Posts Tagged ‘caffe’

September 4, 2010, 1310 hours. Autostazione [bus station], Aosta, Piemonte, Italy.

The exact location where back in June I reached maximum gelato capacity (see earlier post). On September 4, I was back in Aosta, having arrived that morning by bus from Chamonix and enjoyed a delicious lunch of insalata, bruschetta, rose wine and caffe in the sunny central square, and still had 20 minutes to spare before my bus to Cogne. Should I put it to the test? Half of me said no, you’re still full from that big lunch, wait until you get to Cogne. The other half could not resist the symmetry of the situation, and convinced me to walk the short distance away to la Dolce Terapia [Sweet Therapy], the very gelatteria I’d bought the coppetta from on that fateful day last June. Una coppetta con fondente e pistacchio, per favore, I placed the order, which was ready within moments. It was a hot day, my hands were full with my luggage, and the gelato was melting fast, so I walked as quickly as possible back to the autostazione, dropped my bags on the ground, and began to eat.

The verdict? I could not do it. More than half of the coppetta went into the garbage can. Apparently, despite having been absent from Italy for 2 months, I am still at maximum gelato capacity.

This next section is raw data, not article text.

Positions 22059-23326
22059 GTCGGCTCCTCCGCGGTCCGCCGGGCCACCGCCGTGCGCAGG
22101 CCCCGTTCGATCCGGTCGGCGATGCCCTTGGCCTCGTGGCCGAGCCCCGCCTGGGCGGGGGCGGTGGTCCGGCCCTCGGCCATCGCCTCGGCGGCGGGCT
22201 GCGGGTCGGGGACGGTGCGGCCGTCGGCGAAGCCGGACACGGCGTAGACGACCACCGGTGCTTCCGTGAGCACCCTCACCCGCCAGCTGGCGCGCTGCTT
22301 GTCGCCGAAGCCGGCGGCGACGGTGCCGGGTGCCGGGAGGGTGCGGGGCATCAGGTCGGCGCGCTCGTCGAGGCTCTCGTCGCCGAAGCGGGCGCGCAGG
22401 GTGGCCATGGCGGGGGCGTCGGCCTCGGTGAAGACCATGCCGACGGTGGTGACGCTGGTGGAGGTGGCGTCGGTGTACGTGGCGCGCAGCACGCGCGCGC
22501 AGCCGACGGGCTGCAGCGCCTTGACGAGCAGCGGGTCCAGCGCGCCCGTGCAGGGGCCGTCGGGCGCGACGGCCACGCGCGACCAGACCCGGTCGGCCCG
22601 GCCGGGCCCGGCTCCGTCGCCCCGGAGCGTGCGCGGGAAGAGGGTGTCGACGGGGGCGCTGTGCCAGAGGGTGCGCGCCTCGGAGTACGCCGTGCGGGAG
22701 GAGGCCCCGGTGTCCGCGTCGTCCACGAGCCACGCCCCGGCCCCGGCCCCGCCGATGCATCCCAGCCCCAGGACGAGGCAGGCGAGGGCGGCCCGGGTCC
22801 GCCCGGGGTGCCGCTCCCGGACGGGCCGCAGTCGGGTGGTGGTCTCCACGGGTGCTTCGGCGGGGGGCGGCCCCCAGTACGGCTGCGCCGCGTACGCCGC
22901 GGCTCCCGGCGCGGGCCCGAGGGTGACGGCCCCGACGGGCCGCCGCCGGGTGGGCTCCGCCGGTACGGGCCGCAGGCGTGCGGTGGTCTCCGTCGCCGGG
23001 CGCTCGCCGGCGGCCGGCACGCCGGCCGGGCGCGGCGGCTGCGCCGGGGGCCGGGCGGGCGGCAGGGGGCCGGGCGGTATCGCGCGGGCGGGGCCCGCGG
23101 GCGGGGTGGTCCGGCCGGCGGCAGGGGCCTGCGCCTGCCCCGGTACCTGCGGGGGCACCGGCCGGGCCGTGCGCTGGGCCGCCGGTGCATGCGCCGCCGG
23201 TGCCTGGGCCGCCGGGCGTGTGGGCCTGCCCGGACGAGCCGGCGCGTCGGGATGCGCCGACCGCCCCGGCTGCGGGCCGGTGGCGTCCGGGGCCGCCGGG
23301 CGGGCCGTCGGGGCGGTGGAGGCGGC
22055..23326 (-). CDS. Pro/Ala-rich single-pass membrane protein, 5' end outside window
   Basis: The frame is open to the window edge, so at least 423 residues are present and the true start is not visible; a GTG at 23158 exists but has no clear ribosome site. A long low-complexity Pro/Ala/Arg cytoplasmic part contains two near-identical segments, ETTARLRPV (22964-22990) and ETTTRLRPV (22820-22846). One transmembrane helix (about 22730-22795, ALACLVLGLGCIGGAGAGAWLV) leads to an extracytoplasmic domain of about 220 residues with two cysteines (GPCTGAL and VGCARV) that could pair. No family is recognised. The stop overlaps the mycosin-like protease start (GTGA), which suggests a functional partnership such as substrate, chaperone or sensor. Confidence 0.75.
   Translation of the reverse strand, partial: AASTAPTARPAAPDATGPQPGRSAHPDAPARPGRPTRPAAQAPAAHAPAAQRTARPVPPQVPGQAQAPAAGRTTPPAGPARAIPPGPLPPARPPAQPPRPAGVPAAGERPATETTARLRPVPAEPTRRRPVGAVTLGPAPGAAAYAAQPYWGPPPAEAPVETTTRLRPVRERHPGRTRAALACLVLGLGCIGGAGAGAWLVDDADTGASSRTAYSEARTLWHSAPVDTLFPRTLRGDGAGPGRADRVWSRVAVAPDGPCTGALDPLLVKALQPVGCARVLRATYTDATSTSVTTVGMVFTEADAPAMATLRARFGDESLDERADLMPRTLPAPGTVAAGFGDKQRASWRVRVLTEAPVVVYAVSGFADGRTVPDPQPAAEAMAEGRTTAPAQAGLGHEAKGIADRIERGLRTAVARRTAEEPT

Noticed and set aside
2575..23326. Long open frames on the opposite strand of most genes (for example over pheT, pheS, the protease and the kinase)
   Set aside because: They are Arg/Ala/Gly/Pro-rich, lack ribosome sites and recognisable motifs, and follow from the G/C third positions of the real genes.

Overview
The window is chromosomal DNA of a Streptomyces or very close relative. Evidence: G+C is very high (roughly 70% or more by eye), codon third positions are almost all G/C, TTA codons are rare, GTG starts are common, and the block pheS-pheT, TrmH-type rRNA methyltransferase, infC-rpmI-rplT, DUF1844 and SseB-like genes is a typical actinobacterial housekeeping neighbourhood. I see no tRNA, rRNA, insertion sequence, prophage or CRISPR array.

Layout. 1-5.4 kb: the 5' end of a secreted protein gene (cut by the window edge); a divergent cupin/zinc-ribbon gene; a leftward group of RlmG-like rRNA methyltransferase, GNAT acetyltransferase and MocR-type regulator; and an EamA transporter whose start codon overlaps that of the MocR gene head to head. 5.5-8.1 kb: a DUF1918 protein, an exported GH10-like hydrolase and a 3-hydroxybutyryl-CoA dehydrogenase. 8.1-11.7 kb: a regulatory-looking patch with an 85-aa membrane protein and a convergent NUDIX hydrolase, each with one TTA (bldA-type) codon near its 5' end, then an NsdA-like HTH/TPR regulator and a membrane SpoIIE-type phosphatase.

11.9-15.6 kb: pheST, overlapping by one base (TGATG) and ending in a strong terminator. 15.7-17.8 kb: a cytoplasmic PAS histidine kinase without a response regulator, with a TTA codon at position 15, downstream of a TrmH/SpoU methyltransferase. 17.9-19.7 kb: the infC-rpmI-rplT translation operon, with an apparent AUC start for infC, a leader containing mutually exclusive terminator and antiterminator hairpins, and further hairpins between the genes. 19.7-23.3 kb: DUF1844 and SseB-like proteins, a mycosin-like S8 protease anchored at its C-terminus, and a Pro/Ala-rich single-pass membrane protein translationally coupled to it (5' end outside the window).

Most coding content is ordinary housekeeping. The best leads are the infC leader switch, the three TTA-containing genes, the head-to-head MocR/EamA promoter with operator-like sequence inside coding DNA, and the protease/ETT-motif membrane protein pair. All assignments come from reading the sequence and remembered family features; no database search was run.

Cogne and its surroundings are as beautiful as ever, and I’ve spent the last couple of days in the area enjoying some solo hiking in Gran Paradiso. There aren’t as many wildflowers now, and with less snow the views aren’t quite as spectacular as they were in June, but the trails are drier and easier to navigate and the scenery is still stunning. Today I’ll head back to Chamonix where I look forward to meeting the group I’ll be hiking with for the next 10 days on the Mont Blanc circuit.

…. “We look down on the Alps,” a Bhutanese acquaintance said to me a few days ago when I mentioned this as my next destination. “Yes, but they have better wine,” I countered. And better caffe I should have added. Over the last 2 months I had attempted to drink the coffee in Ireland, England, Mongolia and Bhutan and in almost every case was forced to set aside the cup of what I charitably referred to as coffee-flavoured beverage after a few sips (one of the exceptions was in a small cafe on the Aran Island of Inishmoor which served Lavazza – made in Torino! – coffee; the owner had lived for a time in Italy with a former girlfriend, and in true Irish form managed to tell a few good stories in the moments it took for me to drink my tazze of espresso). Call me a coffee snob if you want, but I can’t help it. As a character in a book I read recently said, just a few months in Italy can spoil you for life… in a good way. If any of my fellow Mongolian riders are reading, I am happy to report that the countdown is over: that first caffe in Aosta was even better than I imagined, and I’ve savoured several more since. Though my coppetta runneth over, clearly my tazze doth not.


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